In the above examples, you can read about the rateable value of the clubs' premises, and you can also see the names (and some occupations) of the property owners, householders and other tenants who lived close to these clubs. If you are familiar with these areas, it's very interesting to step back into the past and see who was living in the area at this time.
The Valuation Rolls are fascinating documents and, costing only 2 credits a time, are excellent value for your family and/or local history research.
N.B. when viewing these large images on the website, just click on the image to enlarge it even further.
MacCupid's favourite buildings in Scotland!
For Valentine's Day last year, we highlighted a 'Victorian Valentine' that was produced as evidence of love in a Scottish court case in 1879. This year, we thought we'd highlight this wonderful gallery of romantic haunts in Scotland that RCAHMS has published on its website.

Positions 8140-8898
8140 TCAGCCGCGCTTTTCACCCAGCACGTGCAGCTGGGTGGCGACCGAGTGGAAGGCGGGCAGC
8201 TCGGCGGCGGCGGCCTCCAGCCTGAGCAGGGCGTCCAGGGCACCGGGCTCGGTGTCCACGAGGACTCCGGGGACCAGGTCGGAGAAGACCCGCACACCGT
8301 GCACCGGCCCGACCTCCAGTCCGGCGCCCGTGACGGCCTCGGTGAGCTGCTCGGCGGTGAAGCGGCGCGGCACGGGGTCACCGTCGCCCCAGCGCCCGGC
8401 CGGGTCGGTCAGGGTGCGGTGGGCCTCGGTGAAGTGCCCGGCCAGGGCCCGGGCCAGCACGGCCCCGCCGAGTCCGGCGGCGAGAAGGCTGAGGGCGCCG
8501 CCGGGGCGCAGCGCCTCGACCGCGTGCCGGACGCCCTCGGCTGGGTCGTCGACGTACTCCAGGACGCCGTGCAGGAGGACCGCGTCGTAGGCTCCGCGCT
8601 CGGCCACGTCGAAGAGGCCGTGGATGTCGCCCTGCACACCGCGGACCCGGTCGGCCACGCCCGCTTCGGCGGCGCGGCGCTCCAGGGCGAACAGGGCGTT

The gallery contains a terrific collection of photos of Scottish buildings and locations that are adorned with decorative cherubs, marriage lintels, hearts (and, alas, broken hearts!) and rainwater heads - a lovers' walk and a certain football stadium are also included. We think MacCupid would be proud of such a gallery! Oh, and the beautifully-named 'Sweetheart Abbey' is also included in this eclectic collection of Scottish romantic haunts.
ScotlandsPeople at 'Who Do You Think You Are? Live' - 22 to 24 February, Olympia, London